The United States remains deeply concerned about endemic corruption in Lebanon and actively seeks to combat corruption both in Lebanon and around the world. For years, Lebanese elites have ignored the public’s calls for transparency and reform while shielding their own assets from depreciation by transferring their own money out of the country to other jurisdictions, explained Brian Nelson, Under Secretary of the Treasury for Terrorism and Financial Intelligence.
As part of ongoing U.S. efforts to combat corruption in Lebanon, the United States imposed sanctions on April 4 on Raymond and Teddy Rahme, two brothers who used their companies to secure energy contracts through a highly opaque process that undermined democratic institutions and the rule of law in Lebanon.
Raymond Rahme’s company, ZR Energy DMCC, won a December 2019 Lebanese Government contract to import 150,000 tons of fuel to help avoid a fuel crisis in Lebanon. Instead of importing quality fuel, however, this company imported a cheaper, tainted product, contributing to damage to critically needed power stations. The brothers profited from this scheme, even as the Lebanese people sank further into crisis.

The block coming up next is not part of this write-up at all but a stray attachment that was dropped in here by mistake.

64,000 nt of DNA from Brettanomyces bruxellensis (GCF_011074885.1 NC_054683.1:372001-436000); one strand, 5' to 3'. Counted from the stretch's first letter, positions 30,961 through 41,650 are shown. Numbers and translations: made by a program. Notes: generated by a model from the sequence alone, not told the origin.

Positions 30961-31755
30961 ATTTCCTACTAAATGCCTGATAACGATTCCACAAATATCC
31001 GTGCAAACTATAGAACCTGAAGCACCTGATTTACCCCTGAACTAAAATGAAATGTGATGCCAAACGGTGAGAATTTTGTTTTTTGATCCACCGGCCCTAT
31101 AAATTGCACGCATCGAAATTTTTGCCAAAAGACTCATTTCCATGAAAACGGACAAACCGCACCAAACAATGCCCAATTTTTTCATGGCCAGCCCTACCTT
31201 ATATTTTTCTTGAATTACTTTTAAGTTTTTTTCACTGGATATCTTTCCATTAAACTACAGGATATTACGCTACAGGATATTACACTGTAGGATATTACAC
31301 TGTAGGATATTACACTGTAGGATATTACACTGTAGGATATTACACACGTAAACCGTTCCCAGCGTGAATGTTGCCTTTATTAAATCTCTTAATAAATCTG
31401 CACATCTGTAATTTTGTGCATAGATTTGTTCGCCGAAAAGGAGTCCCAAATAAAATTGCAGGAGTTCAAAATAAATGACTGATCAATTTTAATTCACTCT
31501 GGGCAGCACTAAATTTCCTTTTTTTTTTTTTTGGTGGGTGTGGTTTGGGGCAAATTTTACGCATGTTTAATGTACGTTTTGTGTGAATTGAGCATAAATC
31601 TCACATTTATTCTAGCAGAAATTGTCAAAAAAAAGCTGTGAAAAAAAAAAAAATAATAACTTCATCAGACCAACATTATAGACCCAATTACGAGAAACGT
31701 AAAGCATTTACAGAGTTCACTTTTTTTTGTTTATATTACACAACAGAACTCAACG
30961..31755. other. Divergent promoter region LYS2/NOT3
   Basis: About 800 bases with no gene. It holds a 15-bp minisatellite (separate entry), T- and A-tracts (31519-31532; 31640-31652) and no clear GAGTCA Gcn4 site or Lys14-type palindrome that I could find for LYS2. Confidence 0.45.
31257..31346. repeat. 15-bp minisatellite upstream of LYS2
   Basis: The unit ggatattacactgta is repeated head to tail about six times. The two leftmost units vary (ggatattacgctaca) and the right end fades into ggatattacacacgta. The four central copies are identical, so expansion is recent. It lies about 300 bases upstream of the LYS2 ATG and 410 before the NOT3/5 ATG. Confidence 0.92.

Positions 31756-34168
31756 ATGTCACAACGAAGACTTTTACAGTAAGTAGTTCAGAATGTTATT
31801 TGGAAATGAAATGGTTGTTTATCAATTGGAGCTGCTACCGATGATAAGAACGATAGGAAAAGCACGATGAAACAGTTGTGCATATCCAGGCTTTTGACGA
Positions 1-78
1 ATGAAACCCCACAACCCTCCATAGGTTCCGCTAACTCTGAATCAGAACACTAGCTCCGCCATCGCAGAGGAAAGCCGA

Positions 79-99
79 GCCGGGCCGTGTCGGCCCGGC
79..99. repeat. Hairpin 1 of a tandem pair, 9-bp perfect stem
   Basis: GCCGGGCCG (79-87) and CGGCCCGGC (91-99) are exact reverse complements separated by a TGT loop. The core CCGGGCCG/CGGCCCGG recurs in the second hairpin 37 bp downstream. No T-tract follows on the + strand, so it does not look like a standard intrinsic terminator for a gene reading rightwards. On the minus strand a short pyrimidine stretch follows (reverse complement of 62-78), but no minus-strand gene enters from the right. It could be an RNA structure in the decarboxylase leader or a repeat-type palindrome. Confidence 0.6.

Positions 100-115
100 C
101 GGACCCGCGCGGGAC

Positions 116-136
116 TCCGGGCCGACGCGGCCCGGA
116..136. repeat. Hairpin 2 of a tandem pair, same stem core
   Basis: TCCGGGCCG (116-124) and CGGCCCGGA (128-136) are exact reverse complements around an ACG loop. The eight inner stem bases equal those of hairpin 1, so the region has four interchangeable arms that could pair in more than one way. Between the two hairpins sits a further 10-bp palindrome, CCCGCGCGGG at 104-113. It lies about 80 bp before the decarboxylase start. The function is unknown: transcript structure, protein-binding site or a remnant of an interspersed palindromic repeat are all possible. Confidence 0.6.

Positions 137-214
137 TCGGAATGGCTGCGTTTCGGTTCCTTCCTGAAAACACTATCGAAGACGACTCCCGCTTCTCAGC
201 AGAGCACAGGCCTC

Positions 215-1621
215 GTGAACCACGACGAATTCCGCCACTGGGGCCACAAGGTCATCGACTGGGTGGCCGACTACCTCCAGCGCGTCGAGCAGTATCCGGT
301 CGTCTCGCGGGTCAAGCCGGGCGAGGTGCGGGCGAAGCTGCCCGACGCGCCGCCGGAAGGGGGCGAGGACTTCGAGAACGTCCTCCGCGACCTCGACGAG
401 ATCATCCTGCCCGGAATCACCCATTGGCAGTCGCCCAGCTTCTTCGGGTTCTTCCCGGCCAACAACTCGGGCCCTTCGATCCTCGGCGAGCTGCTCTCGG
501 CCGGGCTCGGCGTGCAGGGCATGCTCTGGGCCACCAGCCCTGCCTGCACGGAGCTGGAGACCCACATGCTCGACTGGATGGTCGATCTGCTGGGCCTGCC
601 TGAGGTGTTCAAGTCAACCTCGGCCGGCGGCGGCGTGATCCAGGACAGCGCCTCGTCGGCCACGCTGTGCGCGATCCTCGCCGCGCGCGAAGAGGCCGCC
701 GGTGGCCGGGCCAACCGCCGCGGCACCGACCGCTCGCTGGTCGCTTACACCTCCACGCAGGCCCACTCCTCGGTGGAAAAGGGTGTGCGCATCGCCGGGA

While in most countries, electricity production increases state revenues, it has not done so in Lebanon, said Under Secretary Nelson:
“But despite spending tens of billions of dollars over the past decades, the ministry of electricity and the Électricité du Liban have left ordinary Lebanese vulnerable to the so-called “generator mafia” and the rest of the dysfunctional electricity sector has drained state funds and padded the foreign bank accounts of Lebanese businessmen.”
The United States prioritizes accountability, the rule of law, and democratic renewal in Lebanon irrespective of political affiliation or religion, said Under Secretary Nelson:
“The United States hears your calls for transparency and accountability; and to those choosing between continuing corrupt practices or creating change, know that we will continue to sanction those who profit from corruption, money laundering, and threats to the Lebanese people. We call on Lebanese politicians to end the political gridlock, elect a president, form a government, and undertake the reforms needed to pave the way for Lebanon’s economic recovery.”
“This is not the first time we have taken action against corrupt actors in Lebanon,” said Under Secretary Nelson. “And if corrupt activities continue, it will not be the last.”